Please read this document in its entirety before using LeopardAssist.
Version 3.0 introduces several new additions to LeopardAssist, and is a complete rewrite from previous versions.
- Complete Rewrite with extensive under-the-hood improvements and optimisations.
- Redesigned interface and icon.
- Limited customisation of startup options now available on G5 systems.
- Users can now choose to start in Single User Mode and Safe Boot after restart.
- Added automatic detection of Single and Dual processor systems.
- Added the ability for users to specify a custom processor clock frequency.
- Added detection for unsupported architectures and insufficient memory.
- Added option to boot from USB where supported.
- Reset Firmware Defaults now performs a complete Open Firmware reset on restart.
- Improved security when handling passwords at Authentication stage.
What does LeopardAssist do?
LeopardAssist assists in the process of installing OS X Leopard on PowerPC based Macs, including machines that did not meet the minimum system requirement of an 867MHz or faster processor. It achieves this by temporarily writing a script into the NVRAM of your G4-based Mac. Executed at startup, this script will temporarily force the system to report that a faster processor is installed, allowing the Leopard installer to successfully complete its minimum system requirements check.
This allows Leopard to be installed from unmodified installation media or another bootable device. LeopardAssist handles the interaction with Open Firmware, specifying the target processor speed, the number of physical processors in the system, the desired boot device and any additional startup flags to simplify the installation and configuration process.
Some aspects of LeopardAssist are derived from the article "Faking Out the Leopard Installer with Open Firmware", written by Dylan McDermond for LowEndMac (www.lowendmac.com).
How do I use it?
LeopardAssist will run on any G4 or G5 based Mac with a previous installation of OS X Panther 10.3 or OS X Tiger 10.4. Insert or connect your OS X Leopard installation media, ensure you are logged in as an Administrator and follow the prompts in LeopardAssist to prepare the system for installation.
Known Risks & Issues
LeopardAssist has been tested across many different systems and hardware configurations, however it is impossible to accurately test every different possible combination of hardware and software. While all changes made by LeopardAssist are designed to be reversible, the software can not be guaranteed to function correctly across all configurations and is provided on an as-is basis.
- Installing an Operating System requires a minimal amount of preparation and post-install configuration. Anyone that does not possess a basic knowledge of Macs or the process of installing an operating system may wish to consult with someone more knowledgeable on the subject before attempting to use LeopardAssist.
- OS X Leopard may not function correctly on all unsupported hardware configurations. While Leopard can generally operate on most G4-based Macs, some issues may be experienced, such as reduced functionality as a result of missing or incomplete kernel extensions, or an inability for a machine to successfully enter sleep mode or take advantage of other power saving features.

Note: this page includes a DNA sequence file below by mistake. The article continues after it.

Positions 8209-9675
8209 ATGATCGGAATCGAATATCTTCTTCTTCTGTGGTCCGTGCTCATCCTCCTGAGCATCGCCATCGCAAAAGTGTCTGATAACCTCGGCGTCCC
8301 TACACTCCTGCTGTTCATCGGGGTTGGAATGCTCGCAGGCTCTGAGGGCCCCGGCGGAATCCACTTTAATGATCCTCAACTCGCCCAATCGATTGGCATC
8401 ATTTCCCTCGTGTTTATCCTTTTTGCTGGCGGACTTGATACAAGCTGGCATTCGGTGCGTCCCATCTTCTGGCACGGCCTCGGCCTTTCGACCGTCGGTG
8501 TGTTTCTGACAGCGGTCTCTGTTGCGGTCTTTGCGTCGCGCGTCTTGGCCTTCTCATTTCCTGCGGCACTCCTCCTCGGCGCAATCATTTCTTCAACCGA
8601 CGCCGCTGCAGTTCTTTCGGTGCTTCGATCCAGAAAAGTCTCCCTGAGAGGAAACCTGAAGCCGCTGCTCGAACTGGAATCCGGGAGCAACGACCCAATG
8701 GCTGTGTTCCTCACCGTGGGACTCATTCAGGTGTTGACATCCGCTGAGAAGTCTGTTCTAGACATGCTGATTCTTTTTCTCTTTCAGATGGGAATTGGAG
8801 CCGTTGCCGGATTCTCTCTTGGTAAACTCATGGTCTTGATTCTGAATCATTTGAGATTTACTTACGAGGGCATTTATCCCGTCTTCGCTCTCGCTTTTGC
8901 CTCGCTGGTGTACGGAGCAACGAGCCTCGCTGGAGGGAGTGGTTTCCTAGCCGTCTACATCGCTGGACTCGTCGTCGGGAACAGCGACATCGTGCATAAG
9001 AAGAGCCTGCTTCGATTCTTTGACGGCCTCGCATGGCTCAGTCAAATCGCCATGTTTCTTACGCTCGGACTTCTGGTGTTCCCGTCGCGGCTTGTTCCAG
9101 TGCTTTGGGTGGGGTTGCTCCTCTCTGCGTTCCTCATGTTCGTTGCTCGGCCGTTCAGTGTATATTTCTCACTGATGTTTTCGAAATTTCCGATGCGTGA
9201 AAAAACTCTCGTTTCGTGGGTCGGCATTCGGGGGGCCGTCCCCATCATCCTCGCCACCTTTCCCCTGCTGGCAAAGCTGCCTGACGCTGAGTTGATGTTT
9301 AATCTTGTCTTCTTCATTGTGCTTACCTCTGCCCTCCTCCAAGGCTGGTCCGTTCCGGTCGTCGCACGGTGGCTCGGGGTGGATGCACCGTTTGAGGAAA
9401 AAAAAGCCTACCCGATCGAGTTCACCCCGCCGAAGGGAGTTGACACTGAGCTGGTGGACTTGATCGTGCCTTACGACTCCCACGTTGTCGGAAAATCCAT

- After the system is restarted or installation completes, some users may experience undesired behaviour of their machine. To clear any changes made by LeopardAssist, users should power off their Mac, hold down the Command (Apple) + Option + P + R keys and power on the system. Continue holding the keys down until you hear the startup chime a second time. Once Leopard is installed, LeopardAssist is no longer required.
- After installing OS X Leopard, some users may experience an issue that causes the machine to shut off during startup. Starting up from the Leopard install disc and performing a Disk Repair and Permissions Repair from within Disk Utility usually resolves this problem.
- Some machines may Kernel Panic (crash) while attempting to start up into OS X Leopard, displaying an "Unable to find driver for this platform" error in the crash output. If this occurs, your computer may require a Firmware Update. You can find information on what firmware updates are available for your computer in Apple support article HT1395 - "Mac OS X: Available firmware updates" ( http://support.apple.com/kb/ht1395 ).
- LeopardAssist makes use of the sudo command and as such may require that a password be set. Attempting to provide a blank password may result in the authentication attempt being rejected.
- WARNING! Users of Third-Party processor upgrade cards that supply their own custom firmware should not use LeopardAssist. Incompatibilities between the changes made by LeopardAssist and the modified firmware may result in consequences such as instability, reduced performance or damage to the firmware, rendering the system unusable.
LeopardAssist is widely used and supported across many specialist Mac communities, such as the MacRumors PowerPC Macs Forum (forums.macrumors.com). Any questions related to the use, care and maintenance of your PowerPC based Mac and the installation of OS X Leopard can be directed to one of these communities.
In addition, further information about LeopardAssist can be found on the LeopardAssist SourceForge site (leopardassist.sourceforge.net).